My journey to the 2017 Winter Workshop began seven years earlier when I first started using The One Year Adventure Novel (or “OYAN”). This is not just a story about the Winter Workshop, but also a story about how the workshop played an important part in my journey as a writer.
I joined OYAN in late 2009, registered for the Student Forum, and began writing my adventure novel. So far, my story as a writer can be thought of as having three chapters of its own, and this was the beginning of the first one. I had tried to write novels before OYAN, but like any large project, finishing a novel is nearly impossible without direction and motivation. Through the OYAN video lessons, I found direction, and I got motivation from other students on the Forum. I learned fast, but by the time I completed my first novel in 2011, I had to reluctantly set writing aside to focus on my other courses and preparation for college.
College began in January 2014—my chapter two—and my workload left me no time to write. While I did find moments between classes and projects to slowly develop an outline for my next novel, I had to prioritize my studies. College became so busy that I eventually left the OYAN Forum behind for nearly two years. (I didn’t realize this at the time, but the computer programming course I chose was the hardest course at my college. The decision to spend these years focusing on school was well worth the effort, as I ended up being among the 15% of students who graduated.)
In January 2016, I began my final year of college, and around the same time, I realized just how much I missed the people, conversations, and community of OYAN. I returned to the Forum and joined the Facebook student group shortly before a summer work term began. With more free time, I finally had the chance to connect with friends new and old. Around this time, I became a mentor on the Forum and wrote most of my second novel.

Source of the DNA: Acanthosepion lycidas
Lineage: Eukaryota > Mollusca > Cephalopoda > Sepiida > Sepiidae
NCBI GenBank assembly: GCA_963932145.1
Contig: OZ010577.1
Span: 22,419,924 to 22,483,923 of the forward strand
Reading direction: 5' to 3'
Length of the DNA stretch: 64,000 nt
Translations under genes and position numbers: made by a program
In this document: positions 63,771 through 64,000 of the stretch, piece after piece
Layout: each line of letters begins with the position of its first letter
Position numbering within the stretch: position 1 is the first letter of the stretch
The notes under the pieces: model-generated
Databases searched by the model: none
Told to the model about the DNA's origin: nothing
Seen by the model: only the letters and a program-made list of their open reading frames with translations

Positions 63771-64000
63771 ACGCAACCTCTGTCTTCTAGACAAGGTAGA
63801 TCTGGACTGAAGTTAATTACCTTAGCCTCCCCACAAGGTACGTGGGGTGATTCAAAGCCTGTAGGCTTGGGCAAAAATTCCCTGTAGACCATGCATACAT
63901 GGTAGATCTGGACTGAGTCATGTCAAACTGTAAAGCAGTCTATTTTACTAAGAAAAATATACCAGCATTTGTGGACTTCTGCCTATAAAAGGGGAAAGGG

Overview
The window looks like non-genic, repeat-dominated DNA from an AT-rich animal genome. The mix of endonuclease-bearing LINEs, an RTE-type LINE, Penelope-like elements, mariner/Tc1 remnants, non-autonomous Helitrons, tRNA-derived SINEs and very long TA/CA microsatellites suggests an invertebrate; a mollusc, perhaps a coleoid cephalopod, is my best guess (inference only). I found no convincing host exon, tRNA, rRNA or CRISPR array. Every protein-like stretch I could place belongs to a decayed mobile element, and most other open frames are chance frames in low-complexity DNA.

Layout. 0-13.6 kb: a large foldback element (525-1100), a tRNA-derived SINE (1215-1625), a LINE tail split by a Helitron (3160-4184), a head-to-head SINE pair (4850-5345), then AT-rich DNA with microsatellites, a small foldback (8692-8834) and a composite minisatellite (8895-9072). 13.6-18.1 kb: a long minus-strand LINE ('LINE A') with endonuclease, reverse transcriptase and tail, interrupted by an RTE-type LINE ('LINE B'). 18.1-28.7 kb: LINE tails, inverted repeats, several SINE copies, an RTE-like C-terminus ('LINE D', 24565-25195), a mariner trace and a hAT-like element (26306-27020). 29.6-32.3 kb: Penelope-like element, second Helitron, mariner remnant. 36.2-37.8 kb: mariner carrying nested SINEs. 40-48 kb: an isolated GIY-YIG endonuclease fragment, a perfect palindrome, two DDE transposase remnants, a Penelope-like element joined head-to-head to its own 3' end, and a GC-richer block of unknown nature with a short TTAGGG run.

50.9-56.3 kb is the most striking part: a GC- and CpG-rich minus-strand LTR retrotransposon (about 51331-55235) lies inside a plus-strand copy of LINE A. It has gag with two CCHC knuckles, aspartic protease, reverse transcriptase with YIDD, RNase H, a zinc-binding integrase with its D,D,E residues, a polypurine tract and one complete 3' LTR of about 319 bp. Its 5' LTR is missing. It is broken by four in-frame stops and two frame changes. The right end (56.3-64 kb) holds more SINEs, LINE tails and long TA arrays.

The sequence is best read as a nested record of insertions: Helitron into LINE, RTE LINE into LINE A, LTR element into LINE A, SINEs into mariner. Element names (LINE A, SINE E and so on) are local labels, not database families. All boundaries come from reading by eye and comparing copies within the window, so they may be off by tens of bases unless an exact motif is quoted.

Newly involved with the OYAN community again, I considered attending the 2016 Summer Workshop. Unfortunately, Kansas is far from Canada, and between the cost of the journey and the complexity of travel for an inexperienced student, I ultimately didn’t register. I had wanted to go for years, but once more, I didn’t make it. The workshop passed by, and again I saw pictures, videos, and long recap posts of workshop adventures. But as college neared its conclusion, and the 2017 Winter Workshop approached, I became determined to finally attend. After registering in November, I came to see the Winter Workshop as a marker at the end of the second chapter in my writing life and the start of the third. Afterward, I would have time to write again, and my circle of writers would finally include people that I had met in person. While many OYANers have started friendships online, I saw the workshop as a chance to create connections that felt more real to me.
However, the approaching workshop brought a sense of trepidation. I had seen many pictures from previous workshops, ones that showed a community in which everyone was already friends. For me, questions and doubts lingered, but I suspect the worries I carried are common for anyone going to an event for the first time. How will I ever be able to fit in? Will there be other new faces in the crowd? Will I be able to connect and be accepted in an already close-knit community?
Despite my reservations, 2016 approached its end, and with it, my second chapter. As the workshop neared, I prepared excerpts for my workshop critique group from the writing I had completed over the summer. I was excited to go, but the realization that I hadn’t shared my writing in years added another layer of anxiety.